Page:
Answers to your questions about what is a fair Section 32 settlement.   

             $16.95

158 pages of questions and answers as what to look for in a §32 settlement and what is fair and reasonable.

To purchase a single copy of this book, click here: SINGLE

To purchase 5 or more copies, including custom-covers and inserts, click here: MULTIPLE

  ♦PRIOR PUBLICATION♦ An insider's look at how the NYS Workers' Comp Board really works and how to fix it. $19.95 -  For details.


 

 

 

 

 

 

 

About This Book


In order to settle a work related injury claim in the State of New York, injured workers had to wait until the Workers Compensation Law was amended on September 9, 1996 with the addition of Section 32-a to the Law.
    
Although tens of thousands of these settlements, commonly noted as "§32", have been approved, the New York State Workers’ Compensation Board has yet to offer any formal guidelines to assist injured workers in understanding their options and the ramifications — financially, medically, and personally — of accepting or rejecting a §32 agreement offered by the insurance company responsible for their workers compensation claim.
    
Former New York State Workers Compensation Commissioner Michael T. Berns (1996-2008) was on the Board when these agreements first started to appear and had not only approved more §32 agreements than any of his colleagues but also worked with both claimant and carrier representatives to draft a standardized agreement.
    
This book, written for the benefit of injured workers, explains the advantages and disadvantages of accepting a §32 agreement as well as explaining details what the injured worker should look for, including determining what is a ‘fair’ settlement in terms of dollars and future medial expenses.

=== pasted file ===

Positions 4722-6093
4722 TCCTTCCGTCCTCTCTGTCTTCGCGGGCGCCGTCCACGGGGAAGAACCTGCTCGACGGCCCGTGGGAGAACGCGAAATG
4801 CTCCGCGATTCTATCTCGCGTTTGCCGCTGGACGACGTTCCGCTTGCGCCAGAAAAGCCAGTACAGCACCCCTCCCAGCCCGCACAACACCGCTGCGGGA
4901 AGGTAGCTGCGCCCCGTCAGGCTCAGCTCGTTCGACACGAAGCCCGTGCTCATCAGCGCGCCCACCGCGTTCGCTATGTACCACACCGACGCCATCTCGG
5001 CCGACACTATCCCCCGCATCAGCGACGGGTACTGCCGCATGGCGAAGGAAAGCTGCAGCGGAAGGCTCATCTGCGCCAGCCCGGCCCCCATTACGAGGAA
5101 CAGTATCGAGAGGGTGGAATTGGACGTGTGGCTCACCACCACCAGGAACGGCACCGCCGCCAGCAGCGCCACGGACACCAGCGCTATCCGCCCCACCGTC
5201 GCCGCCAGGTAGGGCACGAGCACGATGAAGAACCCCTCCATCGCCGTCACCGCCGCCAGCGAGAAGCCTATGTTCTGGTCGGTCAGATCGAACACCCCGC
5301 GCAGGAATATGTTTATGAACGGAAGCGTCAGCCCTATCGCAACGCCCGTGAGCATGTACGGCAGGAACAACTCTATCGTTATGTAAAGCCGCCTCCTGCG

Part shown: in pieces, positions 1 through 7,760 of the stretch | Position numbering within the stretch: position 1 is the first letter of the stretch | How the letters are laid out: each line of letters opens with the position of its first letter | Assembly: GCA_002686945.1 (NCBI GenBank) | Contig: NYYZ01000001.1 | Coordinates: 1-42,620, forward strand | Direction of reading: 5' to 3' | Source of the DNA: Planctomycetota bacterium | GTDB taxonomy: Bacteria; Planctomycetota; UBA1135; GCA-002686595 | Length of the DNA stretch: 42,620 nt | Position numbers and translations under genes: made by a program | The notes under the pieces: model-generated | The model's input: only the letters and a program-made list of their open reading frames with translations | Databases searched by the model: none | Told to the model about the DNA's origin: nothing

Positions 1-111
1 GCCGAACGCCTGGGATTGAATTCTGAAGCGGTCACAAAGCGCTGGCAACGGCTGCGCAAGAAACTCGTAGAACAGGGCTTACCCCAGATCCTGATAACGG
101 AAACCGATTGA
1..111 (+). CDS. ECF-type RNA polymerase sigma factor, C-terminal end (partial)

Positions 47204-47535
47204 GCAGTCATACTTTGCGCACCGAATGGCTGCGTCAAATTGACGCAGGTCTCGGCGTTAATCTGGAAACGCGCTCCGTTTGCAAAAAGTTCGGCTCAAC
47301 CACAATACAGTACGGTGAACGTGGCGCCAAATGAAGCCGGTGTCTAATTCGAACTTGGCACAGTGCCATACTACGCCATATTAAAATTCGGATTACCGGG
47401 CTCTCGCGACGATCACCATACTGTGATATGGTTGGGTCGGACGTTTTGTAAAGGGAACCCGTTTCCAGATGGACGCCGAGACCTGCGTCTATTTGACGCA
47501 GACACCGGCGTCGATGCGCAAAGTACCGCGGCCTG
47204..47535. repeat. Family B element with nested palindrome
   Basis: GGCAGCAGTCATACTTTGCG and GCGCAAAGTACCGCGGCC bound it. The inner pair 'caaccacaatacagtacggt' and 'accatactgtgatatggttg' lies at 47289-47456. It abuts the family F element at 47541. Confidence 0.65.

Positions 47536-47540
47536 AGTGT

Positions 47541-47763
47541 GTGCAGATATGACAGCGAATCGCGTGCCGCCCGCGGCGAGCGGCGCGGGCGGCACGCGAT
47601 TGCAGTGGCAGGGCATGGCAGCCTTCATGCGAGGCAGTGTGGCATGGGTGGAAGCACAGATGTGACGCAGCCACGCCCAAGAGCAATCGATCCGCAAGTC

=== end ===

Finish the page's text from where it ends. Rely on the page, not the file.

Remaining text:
Some of the questions answered in this comprehensive book include:

•    What is a fair offer for an injured worker to settle their worker's compensation claim?  $100 or $20,000 or $150,000 or $1 Million?
•    Will their private health insurance or Medicare pay for future medical expenses?
•    Do they need an attorney? And, if so, what is a fair fee?
•    What will happen if they decide to reject the settlement?
•    What happens to medical bills still unpaid after the settlement?
•    Can the injured worker or the insurance company be forced to settle?
•    Can the employer interfere with or stop the settlement? Can anyone else?

With injured worker settlements ranging from a claimant returning $47,000 to the insurance company to the injured worker receiving in excess of $9,000,000 and some with no money being exchanged, unbiased answers to these and many other questions are hard to find for injured workers seeking to close out their claims with a settlement.

This book has been written to answer those quesiotns and many more which the injured worker and their family may not know to ask.

A publication of WWW.InsideWorkersCompNY.com                              TheInsider@InsideWorkersCompNY.com                                                     The Insider/Berns  P.O.Box 286353  New York NY 10128-0013
©2012

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